The Pre-Action Protocol (PAP) and the Practice Direction (PD) for the whiplash and small claims reforms were released on Friday, just a day after the whiplash damages tariff was finalised. It is important to note that the new PAP – The RTA Small Claims PAP, available here – covers all road traffic injury claims which fall under the new small track limit of £5,000 (for the injury) and are subject to an overall maximum claim value of £10,000. It will be mandatory for qualifying claims to follow the new PAP procedures, which will be brought to operational life via the www.officialinjuryclaim.org.uk (OIC) Portal.
We set out some early thoughts on the new RTA SCP below. We’ll be developing these views and presenting them in online briefings to be arranged over the new few weeks – please get in touch if you would like to be involved.
- The RTA SCP and PD make for very dry reading. Not only do they run to nearly 200 pages, they are very closely drafted to cover every possible permutation in the handling of a small motor injury claim.
- The increase in the injury element of the small claims track from £1,000 to £5,000 means legal costs will not generally be recoverable. An increase in litigants in person ie unrepresented claimants is expected. Earlier estimates from MoJ had pitched LiP cases as potentially increasing from 5% of claims to as high as 30% of claims.
- The conventional RTA PAP will be amended to reflect the increase in the small claims track to £5,000.
- What should be much more user-friendly than the text of the new SCP will be the functionality of the OIC Portal, which will operate according the rules set out in the SCP and generate screens, text input sections, prompts and messages depending on how a particular claim is handled in real life.
- Nearly all of the communication between the parties operating under the SCP is to be made via the OIC Portal.
- The OIC Portal will offer guidance on completing on screen forms and will provide other support for claimants. It will also provide a solution for the ‘digitally excluded’.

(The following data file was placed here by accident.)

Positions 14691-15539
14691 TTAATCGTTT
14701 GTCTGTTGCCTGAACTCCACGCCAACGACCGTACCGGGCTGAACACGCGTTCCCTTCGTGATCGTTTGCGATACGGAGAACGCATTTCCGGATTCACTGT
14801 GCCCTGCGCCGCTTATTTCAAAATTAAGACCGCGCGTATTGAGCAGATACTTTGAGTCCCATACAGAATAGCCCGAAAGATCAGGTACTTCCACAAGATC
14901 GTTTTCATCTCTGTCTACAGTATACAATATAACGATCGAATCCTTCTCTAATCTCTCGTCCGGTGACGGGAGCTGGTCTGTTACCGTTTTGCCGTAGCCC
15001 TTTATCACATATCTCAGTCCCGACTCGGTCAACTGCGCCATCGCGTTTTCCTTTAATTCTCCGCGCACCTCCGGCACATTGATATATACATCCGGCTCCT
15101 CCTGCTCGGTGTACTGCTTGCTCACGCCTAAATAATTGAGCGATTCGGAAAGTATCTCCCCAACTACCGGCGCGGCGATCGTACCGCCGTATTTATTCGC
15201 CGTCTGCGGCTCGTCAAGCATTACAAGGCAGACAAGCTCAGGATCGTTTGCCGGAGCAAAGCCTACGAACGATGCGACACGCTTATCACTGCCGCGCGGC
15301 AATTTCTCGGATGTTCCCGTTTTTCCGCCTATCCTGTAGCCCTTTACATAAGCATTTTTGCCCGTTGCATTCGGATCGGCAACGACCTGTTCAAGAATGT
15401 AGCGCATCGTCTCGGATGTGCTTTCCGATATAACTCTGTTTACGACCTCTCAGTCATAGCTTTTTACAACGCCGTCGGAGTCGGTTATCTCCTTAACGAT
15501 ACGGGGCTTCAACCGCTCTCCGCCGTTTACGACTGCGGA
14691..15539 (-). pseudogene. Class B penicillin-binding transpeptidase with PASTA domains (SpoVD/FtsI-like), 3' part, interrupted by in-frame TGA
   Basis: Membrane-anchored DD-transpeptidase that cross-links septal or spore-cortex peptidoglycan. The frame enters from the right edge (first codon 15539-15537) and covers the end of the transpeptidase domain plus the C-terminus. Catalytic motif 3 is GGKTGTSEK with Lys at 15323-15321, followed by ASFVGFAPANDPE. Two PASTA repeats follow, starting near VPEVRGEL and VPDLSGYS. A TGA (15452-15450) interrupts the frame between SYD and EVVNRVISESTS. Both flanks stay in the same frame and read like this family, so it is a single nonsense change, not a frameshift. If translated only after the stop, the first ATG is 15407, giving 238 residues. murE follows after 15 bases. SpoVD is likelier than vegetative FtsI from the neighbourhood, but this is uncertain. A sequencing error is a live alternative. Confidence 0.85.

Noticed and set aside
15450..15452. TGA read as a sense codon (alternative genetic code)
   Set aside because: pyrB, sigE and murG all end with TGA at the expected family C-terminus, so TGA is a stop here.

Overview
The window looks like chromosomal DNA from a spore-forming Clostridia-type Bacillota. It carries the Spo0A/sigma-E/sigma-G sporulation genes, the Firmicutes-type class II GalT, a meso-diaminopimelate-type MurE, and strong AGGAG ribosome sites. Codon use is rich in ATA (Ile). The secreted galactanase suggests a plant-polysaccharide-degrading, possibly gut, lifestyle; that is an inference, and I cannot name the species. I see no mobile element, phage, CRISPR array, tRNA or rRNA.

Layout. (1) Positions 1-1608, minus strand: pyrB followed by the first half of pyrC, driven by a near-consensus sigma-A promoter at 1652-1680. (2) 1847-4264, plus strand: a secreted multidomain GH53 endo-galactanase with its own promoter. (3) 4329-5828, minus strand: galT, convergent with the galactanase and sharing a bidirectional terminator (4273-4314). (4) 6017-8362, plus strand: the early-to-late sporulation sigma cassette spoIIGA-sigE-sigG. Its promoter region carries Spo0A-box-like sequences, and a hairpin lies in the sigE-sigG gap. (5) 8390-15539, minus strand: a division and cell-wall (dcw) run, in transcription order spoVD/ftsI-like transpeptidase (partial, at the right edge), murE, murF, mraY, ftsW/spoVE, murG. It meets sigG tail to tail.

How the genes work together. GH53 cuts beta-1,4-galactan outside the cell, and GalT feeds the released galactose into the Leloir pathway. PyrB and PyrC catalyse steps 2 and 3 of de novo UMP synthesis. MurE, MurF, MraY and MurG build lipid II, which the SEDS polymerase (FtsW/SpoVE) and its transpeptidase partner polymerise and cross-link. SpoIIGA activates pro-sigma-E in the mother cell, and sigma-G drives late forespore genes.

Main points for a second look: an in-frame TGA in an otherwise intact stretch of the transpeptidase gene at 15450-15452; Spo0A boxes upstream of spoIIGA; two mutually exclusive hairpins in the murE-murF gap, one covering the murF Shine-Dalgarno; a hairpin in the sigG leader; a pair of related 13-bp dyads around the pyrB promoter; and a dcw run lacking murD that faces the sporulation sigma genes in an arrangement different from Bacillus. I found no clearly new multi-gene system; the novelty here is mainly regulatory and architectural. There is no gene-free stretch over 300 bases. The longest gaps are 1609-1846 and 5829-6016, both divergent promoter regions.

- The SCP, and presumably the OIC interface as well, is structured around notification of the claim, the liability decision and the claims process thereafter and is designed to promote settlement.
- The OIC Portal will be linked to MedCo to enable medical reports to be obtained based on automatically generated instructions including the parties’ versions of the incident.
- The PAP provides that the compensator will generally pay for the fixed cost report obtained via the MedCo process.
- Credit hire claims have been hived off and should be dealt with by other procedures. Even so, the RTA SCP provides a mechanism for capturing information on so-called ‘non-protocol vehicle costs’.
- An offer and counter offer process kicks in once the medical report and the claimant’s list of losses has been disclosed. There are time limits for this and an interesting ratcheting effect by which a party’s subsequent offers must be higher (compensator) or lower (claimant) than its prior offer.
- Certain categories of case are excluded – notably vulnerable road users as defined – and these will remain subject to the conventional RTA PAP.
- As with the RTA PAP, the SCP has exit points relating to revaluation and to non-compliance with steps or time tables. But exited claims will not seamlessly fall into the RTA PAP and notification will need to begin again from scratch.
- The SCP makes no provision for ADR, in line with a policy decision taken previously by MoJ.
Managing the expectations of LiPs in this process looks to be a key challenge for compensators, as does ensuring settlement proposals are fair and transparent. The absence of ADR in the reforms arguably does not help with the latter, but it is not a decision which is going to be reversed.
There is little doubt compensator behaviours will be closely scrutinised by claimant representatives. Their own challenge from the reforms is a lot different and we expect to see the market evolve in response to the reforms, perhaps towards more integration of incident management and legal services, or perhaps towards ‘we’ll do it for you’ models which offer customer interfaces with the OIC.
We will all learn a good deal more about the challenges and probable responses by all stakeholders as views on the finalised package of the reforms emerge in the run up to implementation on 31 May.